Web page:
We've all been there. You read a play and immediately start casting it in your mind. If you've been teaching in the same place for a while and you're lucky, you have a core group of devoted students who come back for each play, no matter what you decide to produce. They know you and how you prefer to work, and you know their capabilities. But does that influence your casting? Should it?
In my opinion, the answer is both yes and no. I usually won't choose a show if I know I don't have the talent to cast it. Often in middle school, this translates as too many male roles to fill. Haven't we all been in an audition where we need six girls and eight boys, and we are looking at an auditorium full of 40 eager girls and two boys?
That being said, casting rarely goes the way I pictured it when deciding on the play. Sometimes students who I thought would be perfect for a role are lacking that certain something that makes their casting seem inevitable. By the same token, sometimes a student will come along and blow my interpretation and ideas for a character out of the water. It’s important that we are open to this. While it can be hard to see possibilities outside of what we pictured, it definitely can work. Years ago, I was casting “Once On This Island” and had pictured the role of Asaka as it had been in the original cast; zaftig, earthy, over-the-top. No one like this walked in to audition. I ended up casting a tiny girl who looked more like a fairy than a force of nature, and it brought a whole different feel to the role.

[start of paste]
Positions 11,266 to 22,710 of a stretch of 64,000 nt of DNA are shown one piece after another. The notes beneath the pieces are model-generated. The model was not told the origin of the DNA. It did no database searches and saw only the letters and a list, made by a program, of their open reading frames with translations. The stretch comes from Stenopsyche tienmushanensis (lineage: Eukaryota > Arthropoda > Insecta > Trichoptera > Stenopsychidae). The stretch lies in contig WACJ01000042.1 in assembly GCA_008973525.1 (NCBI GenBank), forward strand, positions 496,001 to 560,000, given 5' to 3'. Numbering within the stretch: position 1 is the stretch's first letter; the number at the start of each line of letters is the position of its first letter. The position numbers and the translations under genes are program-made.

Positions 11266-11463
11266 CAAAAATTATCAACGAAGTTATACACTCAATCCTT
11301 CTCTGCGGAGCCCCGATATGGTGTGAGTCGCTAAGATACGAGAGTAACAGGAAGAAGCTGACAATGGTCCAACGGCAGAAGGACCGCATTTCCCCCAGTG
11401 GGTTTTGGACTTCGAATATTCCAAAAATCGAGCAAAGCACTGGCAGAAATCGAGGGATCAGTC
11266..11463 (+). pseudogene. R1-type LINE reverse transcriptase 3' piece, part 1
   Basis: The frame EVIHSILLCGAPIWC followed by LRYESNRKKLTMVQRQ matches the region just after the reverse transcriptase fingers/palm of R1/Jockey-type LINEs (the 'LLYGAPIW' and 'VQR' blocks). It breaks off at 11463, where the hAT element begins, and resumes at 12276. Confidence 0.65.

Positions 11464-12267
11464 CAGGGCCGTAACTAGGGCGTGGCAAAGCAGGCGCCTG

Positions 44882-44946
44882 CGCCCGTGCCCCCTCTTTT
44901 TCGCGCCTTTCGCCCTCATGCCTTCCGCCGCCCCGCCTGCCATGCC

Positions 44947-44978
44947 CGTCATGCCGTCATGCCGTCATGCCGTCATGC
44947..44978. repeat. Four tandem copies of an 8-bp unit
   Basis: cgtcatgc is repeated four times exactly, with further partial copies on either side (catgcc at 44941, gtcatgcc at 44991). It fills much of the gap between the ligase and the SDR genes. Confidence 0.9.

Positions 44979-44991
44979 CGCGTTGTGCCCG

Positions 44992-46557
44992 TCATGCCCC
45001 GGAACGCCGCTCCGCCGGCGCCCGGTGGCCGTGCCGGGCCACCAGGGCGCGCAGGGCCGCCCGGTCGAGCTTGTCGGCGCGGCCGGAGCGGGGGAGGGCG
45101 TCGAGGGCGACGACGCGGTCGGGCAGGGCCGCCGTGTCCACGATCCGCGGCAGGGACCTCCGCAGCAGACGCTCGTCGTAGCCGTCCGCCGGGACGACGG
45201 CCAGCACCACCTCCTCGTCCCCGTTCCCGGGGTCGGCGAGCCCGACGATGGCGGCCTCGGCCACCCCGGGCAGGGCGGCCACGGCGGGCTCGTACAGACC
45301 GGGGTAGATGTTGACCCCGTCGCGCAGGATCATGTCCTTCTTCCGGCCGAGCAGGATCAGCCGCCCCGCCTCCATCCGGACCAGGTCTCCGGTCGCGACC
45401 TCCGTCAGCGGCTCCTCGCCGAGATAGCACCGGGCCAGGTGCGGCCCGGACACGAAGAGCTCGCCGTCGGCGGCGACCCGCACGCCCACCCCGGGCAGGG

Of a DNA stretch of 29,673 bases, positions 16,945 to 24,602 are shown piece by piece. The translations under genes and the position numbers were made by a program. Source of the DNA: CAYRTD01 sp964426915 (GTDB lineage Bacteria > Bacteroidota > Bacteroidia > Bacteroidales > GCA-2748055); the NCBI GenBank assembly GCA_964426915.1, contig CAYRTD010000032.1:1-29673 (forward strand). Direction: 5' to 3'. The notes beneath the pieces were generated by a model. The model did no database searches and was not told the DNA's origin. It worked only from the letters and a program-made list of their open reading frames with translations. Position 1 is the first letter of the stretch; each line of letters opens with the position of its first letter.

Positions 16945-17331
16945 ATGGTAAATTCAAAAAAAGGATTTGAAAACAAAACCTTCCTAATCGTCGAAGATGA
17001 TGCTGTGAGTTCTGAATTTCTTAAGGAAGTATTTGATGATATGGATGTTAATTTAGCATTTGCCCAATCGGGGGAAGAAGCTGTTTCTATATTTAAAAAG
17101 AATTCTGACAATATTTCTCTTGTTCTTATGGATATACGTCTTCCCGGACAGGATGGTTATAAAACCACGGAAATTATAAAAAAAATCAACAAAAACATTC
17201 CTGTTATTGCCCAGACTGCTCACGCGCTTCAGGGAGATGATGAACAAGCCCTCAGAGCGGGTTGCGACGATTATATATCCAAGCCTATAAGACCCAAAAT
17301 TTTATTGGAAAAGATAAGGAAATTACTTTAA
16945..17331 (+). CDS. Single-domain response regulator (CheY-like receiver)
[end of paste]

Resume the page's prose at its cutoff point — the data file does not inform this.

Choosing to cast someone outside of your core group in a lead role can seem like an insult to students who feel like they’ve “earned it” simply by being an upperclassman, or by taking your class. I will admit to this sort of thinking when I was a student myself, but it is essential to do what you feel is best for your production and program, even if it means some students will be upset. It’s not a bad idea to have another faculty member on hand at auditions, just in case your fairness is called into question. It’s also vital to continually draw new people into your program. They will bring fresh ideas and attract new people to your shows. In addition, never underestimate or downplay how important crew members are, and encourage students who were set on a role to be involved in other ways if they are not cast. I have seen students discover their passion for the technical side of theater in this very way.
In summary, always involve your loyal students and keep them working, but also be open to new ideas and fresh faces. They may become part of your new “core,” and bring exactly what your production and department needs.